I'm working on a PHP-based CMS that allows users to post lengthy article texts by submitting through a form. The short version of my quandary is this: How can I create a conversion routine that reliably substitutes HTML-acceptable output for high-ASCII characters pasted into the form (from a variety of operating systems)?

The longer version is this:
In order to prevent scripting vulnerabilities and a variety of other undesirable content, I run the body of the text through a cleantext() function. This function first strips out illegal HTML tags and JavaScript. So far so good.

Then it attempts to perform some character conversions to clean up 8-bit ASCII characters in the text, so smart quotes, en- and em-dashes, ellipses, etc. are converted to suitable alternative, or to HTML entities. I'm using:

// Reference:
// chr(133) = ellipsis
// chr(145) = left curly single quote
// chr(146) = right curly single quote (apostrophe)
// chr(147) = left curly double quote
// chr(148) = right curly double quote
// chr(149) = bullet
// chr(150) = en dash
// chr(151) = em dash
// chr(153) = trademark
// chr(160) = non-breaking space
// chr(161) = inverted exclamation mark
// chr(169) = copyright symbol
// chr(171) = left guillemet
// chr(173) = soft hyphen
// chr(174) = registered trademark
// chr(187) = right guillemet
// chr(188) = 1/4 fraction
// chr(189) = 1/2 fraction
// chr(190) = 3/4 fraction
// chr(191) = inverted question mark
$changearr = array(""=>" ",
"\n\n\n" => "\n\n",
chr(160)=>" ",
$returnstr = strtr($returnstr,$changearr);

The server's on a Linux box (RedHat 7.2, standard US installation); users can obviously post from any sort of operating system.

This routine seems to work well on Word text pasted in from my Mac (OS X 10.2.1), but I see a number of articles appearing on the site with text like:

Wouldn(TM)t you say?

(That's "Wouldn[a circumflex][Euro symbol](TM)t" instead of "Wouldn't".

...which was almost definitely pasted in from a Windows-based Microsoft Word, and the conversion routines are failing. (And inserting even weirder characters...why would the single quote be replace by _3_ character substitutions?)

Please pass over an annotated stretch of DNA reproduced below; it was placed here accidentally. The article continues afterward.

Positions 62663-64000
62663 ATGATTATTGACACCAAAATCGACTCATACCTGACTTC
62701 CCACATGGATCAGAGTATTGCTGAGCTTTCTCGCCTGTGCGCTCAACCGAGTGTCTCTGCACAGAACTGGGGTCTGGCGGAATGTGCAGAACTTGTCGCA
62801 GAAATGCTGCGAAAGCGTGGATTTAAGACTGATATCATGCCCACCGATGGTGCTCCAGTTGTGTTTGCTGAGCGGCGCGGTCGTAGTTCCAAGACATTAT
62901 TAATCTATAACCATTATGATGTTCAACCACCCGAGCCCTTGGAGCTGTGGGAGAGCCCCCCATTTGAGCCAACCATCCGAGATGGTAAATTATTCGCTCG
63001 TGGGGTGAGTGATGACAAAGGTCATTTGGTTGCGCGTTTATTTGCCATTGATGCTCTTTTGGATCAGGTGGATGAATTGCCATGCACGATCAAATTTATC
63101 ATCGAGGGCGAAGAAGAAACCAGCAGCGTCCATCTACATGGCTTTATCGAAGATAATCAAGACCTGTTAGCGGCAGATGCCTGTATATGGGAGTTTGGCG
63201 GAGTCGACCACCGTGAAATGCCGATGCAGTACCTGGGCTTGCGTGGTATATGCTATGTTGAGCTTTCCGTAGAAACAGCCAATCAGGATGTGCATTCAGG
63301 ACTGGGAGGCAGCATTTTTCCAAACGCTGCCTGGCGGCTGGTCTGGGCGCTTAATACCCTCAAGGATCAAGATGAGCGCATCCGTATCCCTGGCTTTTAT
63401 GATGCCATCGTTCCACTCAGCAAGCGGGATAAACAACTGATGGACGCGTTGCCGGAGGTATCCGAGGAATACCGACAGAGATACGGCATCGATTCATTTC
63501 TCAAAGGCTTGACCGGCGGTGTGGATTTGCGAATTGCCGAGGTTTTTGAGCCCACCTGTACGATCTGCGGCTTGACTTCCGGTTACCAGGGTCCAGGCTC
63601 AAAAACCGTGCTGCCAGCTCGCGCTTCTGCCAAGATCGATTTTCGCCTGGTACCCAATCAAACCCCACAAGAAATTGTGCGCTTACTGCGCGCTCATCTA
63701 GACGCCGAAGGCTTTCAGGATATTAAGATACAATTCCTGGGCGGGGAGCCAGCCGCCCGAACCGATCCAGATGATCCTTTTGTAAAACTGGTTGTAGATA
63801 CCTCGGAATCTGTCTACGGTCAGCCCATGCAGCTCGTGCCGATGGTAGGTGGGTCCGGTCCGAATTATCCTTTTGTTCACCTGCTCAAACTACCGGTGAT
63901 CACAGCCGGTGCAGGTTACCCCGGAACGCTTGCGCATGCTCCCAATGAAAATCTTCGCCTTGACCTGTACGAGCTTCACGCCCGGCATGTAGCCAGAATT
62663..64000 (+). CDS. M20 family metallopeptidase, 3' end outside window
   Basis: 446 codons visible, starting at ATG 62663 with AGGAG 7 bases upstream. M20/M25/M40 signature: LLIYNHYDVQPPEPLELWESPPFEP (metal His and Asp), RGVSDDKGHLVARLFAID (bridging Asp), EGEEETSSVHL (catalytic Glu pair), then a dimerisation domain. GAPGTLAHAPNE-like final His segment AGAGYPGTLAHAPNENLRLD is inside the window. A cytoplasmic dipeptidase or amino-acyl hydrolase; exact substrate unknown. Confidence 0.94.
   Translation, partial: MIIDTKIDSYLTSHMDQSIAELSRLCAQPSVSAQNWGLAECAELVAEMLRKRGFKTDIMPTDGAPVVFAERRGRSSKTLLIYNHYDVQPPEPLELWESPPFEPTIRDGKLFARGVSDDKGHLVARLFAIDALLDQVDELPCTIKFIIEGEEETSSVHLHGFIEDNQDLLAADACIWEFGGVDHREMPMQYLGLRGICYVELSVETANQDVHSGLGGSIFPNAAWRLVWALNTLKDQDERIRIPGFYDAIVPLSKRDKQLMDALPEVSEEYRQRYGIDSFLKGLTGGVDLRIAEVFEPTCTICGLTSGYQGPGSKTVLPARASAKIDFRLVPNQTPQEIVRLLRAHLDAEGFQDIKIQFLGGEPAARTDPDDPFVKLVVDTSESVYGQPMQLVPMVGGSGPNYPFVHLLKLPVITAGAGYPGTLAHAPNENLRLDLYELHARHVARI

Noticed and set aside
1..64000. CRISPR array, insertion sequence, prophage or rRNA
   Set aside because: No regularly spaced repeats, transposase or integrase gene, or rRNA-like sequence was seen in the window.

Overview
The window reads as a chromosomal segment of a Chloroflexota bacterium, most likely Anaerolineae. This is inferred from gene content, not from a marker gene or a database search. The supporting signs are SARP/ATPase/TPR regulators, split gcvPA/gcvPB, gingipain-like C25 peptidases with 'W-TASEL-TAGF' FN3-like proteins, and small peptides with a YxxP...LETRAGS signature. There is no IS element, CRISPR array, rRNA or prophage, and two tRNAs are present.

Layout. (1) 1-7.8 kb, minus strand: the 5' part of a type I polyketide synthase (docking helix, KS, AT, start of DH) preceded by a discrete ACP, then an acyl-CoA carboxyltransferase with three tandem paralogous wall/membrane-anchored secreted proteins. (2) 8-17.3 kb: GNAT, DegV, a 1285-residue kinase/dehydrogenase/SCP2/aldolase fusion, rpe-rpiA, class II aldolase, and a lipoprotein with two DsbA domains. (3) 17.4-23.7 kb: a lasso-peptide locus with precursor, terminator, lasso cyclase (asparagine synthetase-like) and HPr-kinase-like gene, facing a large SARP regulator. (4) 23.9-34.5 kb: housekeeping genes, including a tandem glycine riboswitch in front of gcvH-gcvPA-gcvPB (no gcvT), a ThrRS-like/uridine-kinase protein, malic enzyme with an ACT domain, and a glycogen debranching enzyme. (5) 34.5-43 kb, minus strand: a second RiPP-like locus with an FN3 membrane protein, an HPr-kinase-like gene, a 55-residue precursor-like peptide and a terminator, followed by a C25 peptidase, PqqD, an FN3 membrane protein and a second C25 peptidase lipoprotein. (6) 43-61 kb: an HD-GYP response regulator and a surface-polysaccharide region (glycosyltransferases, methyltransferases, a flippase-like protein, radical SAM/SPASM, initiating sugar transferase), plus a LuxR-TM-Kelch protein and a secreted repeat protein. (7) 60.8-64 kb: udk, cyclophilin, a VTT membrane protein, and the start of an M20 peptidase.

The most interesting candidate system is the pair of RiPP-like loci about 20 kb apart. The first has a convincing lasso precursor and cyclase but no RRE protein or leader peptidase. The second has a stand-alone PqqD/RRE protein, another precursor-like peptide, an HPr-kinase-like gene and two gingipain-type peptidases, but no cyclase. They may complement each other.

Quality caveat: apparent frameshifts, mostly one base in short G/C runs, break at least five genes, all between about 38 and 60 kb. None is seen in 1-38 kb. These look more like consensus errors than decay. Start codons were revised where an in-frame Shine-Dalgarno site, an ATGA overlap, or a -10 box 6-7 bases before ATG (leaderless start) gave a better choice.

I understand that Windows may well use a different character set for high-ASCII, but I frankly don't understand how to work that knowledge into this situation. And the combination of original text, Linux , chr(), and ord() stuff just doesn't make sense to me. For example, if I post text (from my Mac) containing only:

(that's [open-double-quote][close-double-quote][open-single-quote][close- single-quote][ellipsis])

and have PHP run this:

for ($x = 0; $x < strlen($str); $x++) {
$mailstr .= $str[$x].' is '.ord($str[$x])."\n";

I get mail that says (in parentheses is a description of the character):

is 147 (accent-grave-i)
is 148 (circumflex-i)
is 145 (umlaut-e)
is 146 (accent-acute-i)
is 133 (umlaut capital o)

...which means that "recognizes" the correct ASCII value (147) of a double-quote, though my Linux box seems to think that the character is a lowercase "i" with a grave accent on it. With this kind of strange sub-conversion going on, I'm not all that surprised that things are getting mucked up.

Is there some way of getting pasted Word text from Windows "clean" in this manner, as well as accommodating the already-working-right Mac Word text?


a.h.s. boy
dadaIMC support

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